His casual eateries are modestly sized, with 34 indoor seats at the original Roswell location and 65 at the newer Tucker location, which emphasizes a bar and big screen TVs to attract soccer fans. "We make very authentic, traditional cuisine," says Arnold, "always relying on higher end, quality ingredients." They're open for lunch and dinner seven days a week, with entrees ranging from $11-16 and table service.
Lomo saltado is their biggest seller. Arnold found beef heart anticuchos very well received in the Roswell spot, but less so in Tucker. However, when he tried removing it from the menu, customer demand forced it back in action. "For the most part, people are curious to try it."
La Leña Peruvian Restaurant, Portland, Oregon
Chef Adam Warren and his Peruvian wife Angeline Perla named La Leña after their intended signature dish, pollo a la brasa. "There's al carbon, over charcoal, and la leña, over firewood," explains Perla. They imported a 1,500-pound rotisserie from H. Ruiz & Hermanos in Peru and developed a simple gluten-free marinade with tamari, dried red chiles, cumin and oregano. While their pollo a la brasa served family style as a whole, half or quarter draws raves, lomo saltado is their biggest seller.
They serve lunch and dinner six days a week, and brunch on the weekends. "Brunch is the one service I take a little liberty with. Lunch and dinner we stick to pretty classic traditional dishes: I have a lot of respect for the cuisine, most dishes are really well thought out." But since Peru lacks a brunch tradition, Warren developed some tempting interpretations. "So far the winner is our chicharrones benedict," topping a Peruvian style roll and draped with aji rocoto hollandaise. Also popular is the pan con chicharrones, a traditional sandwich with fried sweet potato and salsa criolla eaten for breakfast in Peru. Panettone french toast is a sweet alternative, stuffed with candied citrus, raisins and mascarpone cream, served with fried sweet plantains and chancaca (raw sugar) syrup.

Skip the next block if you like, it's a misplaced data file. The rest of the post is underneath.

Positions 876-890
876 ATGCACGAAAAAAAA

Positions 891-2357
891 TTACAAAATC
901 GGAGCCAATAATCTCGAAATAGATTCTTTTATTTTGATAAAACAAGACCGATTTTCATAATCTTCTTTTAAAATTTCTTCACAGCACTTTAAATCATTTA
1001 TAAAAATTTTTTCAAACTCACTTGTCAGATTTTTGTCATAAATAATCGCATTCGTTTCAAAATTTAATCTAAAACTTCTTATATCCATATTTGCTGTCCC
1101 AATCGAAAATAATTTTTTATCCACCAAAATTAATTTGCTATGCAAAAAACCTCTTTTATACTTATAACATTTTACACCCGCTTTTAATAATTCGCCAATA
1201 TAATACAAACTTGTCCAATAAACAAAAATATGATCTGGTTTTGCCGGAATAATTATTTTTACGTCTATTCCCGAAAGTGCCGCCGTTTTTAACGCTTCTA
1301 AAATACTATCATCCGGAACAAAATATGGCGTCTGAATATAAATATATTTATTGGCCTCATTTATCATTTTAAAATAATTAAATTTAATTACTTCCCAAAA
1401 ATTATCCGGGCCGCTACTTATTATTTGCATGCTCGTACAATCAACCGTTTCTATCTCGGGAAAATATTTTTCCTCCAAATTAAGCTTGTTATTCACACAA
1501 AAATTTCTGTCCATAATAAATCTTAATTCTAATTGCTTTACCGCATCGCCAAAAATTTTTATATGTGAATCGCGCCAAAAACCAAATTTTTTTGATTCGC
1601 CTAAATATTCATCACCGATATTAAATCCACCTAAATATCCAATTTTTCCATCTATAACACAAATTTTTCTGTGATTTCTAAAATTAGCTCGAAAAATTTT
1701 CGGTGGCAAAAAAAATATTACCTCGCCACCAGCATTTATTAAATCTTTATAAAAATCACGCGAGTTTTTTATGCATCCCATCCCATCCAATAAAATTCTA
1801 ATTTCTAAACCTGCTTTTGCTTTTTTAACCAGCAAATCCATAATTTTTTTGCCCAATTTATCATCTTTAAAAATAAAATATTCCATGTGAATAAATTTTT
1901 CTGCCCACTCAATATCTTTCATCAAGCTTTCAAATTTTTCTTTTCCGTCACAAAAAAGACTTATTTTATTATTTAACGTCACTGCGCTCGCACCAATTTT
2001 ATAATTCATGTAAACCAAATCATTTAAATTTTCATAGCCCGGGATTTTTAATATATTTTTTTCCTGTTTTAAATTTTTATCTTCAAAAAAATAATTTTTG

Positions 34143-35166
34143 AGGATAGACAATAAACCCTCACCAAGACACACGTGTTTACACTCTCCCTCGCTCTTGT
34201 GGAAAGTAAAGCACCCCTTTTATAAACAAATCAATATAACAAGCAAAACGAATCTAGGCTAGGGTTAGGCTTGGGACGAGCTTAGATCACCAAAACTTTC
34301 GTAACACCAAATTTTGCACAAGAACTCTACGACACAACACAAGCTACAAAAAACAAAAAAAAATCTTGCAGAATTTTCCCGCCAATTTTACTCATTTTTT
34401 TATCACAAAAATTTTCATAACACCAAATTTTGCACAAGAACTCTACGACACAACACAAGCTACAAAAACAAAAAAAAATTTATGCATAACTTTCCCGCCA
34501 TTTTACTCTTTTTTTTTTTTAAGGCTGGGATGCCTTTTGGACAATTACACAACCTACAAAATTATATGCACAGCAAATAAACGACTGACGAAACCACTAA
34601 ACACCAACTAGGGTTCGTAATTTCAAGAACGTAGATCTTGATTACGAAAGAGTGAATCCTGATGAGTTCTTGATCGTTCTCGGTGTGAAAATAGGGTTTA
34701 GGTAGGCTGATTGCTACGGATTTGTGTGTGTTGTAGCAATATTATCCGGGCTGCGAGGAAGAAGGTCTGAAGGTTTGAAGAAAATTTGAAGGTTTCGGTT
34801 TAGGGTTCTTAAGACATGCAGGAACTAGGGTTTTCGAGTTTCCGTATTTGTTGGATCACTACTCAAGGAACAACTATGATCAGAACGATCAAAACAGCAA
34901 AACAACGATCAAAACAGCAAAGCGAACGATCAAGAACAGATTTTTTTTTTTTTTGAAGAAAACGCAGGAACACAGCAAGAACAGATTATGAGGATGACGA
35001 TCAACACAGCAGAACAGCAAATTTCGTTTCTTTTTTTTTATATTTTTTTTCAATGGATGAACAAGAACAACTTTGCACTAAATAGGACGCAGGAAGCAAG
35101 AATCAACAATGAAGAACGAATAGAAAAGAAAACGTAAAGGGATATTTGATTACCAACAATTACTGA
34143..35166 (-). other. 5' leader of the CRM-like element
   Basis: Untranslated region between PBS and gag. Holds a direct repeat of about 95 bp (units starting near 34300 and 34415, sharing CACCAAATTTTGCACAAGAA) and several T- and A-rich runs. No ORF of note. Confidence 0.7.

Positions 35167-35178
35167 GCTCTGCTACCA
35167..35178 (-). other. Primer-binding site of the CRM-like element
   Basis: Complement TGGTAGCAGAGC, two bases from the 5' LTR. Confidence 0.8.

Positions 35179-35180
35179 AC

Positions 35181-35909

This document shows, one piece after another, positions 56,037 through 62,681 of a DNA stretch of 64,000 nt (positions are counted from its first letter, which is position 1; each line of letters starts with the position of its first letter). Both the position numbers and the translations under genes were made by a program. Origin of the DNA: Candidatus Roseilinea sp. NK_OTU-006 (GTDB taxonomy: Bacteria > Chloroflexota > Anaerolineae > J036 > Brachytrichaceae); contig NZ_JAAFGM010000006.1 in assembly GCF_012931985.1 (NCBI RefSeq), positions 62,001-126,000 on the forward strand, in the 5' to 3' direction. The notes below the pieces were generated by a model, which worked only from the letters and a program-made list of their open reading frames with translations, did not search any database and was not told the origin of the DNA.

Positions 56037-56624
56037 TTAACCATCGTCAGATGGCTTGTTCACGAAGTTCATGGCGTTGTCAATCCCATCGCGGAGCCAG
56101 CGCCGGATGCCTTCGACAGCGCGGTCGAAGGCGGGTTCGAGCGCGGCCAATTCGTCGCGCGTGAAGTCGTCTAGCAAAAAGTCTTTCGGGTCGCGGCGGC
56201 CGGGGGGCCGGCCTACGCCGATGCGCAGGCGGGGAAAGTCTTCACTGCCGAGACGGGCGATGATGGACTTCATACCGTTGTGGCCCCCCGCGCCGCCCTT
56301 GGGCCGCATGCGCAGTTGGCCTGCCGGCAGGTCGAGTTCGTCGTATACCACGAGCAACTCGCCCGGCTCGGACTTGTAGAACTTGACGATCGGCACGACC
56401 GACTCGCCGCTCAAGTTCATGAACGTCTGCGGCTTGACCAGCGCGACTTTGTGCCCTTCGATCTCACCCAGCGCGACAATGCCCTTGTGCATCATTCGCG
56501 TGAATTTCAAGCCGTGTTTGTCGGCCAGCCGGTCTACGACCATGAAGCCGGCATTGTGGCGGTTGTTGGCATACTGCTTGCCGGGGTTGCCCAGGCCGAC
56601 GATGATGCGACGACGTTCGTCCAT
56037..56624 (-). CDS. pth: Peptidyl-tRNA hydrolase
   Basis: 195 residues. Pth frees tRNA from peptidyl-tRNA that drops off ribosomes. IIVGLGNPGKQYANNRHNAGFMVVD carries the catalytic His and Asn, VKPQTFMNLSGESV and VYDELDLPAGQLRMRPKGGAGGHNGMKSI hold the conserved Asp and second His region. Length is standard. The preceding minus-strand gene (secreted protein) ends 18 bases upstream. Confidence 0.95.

After years in fine dining, Warren thrives on attracting families. "My goal was repeat customers. I want a relationship more like I'm feeding people, not that I'm a destination or an event." They embrace the farm-to-table, locavore heritage from his fine dining work experience, "not just for the moral aspect of the impact on the earth, but also for the quality of your finished product and the true clean flavors of produce that hasn't traveled long distances," says Warren.
La Leña opened in July of 2017. Their entrees range from $13-$18, and they offer craft cocktails along with beer and wine. Customers order at the counter and seat themselves, then are served by wait staff.
Paiche, Portland, Oregon
With barely two years in the business, chef Jose Luis de Cossio has reinvented his tiny Peruvian restaurant repeatedly. He launched Paiche as a breakfast spot featuring ceviche and quinoa bowls; shifted that menu to lunch service, building a frenzied following at his 22-seat restaurant; then morphed to high-end ceviche-centered dinner service, with most dishes priced around $37. Before his first year ended, a local paper named Paiche restaurant of the year.
Nine months later, he pivoted again, returning to a weekday brunch format (Tuesday - Friday from 10AM-2PM) and adopting a completely vegan, gluten-free menu. Now he hand writes the menu daily on notebook paper--about three dishes, under $10--and diners order at the counter. It's a one-person operation.
"My goal is to have a unique experience of a new path, vegan Peruvian small plates," says de Cossio. "It's traditional in the taste of basic ingredients. The food is my own and personal, each day new based on my shopping. It's complex but it's simple. I'm navigating in a global cuisine. I have my technique from Peru, but consider anything is possible. Sometimes I use black garlic, sometimes I use plum vinegar from Japan--I love it, it gives some saltiness without salt."
His latest business iteration reflects his commitment to a sustainable lifestyle. "I have a mission. To make people feel good about what they're eating is very important. But also balance with my family, creating a family dinner environment at home, and time for my surfing, a sport that I love. Also I have a dog. I don't have to be chasing people, hassling for prices, or contributing to overfishing."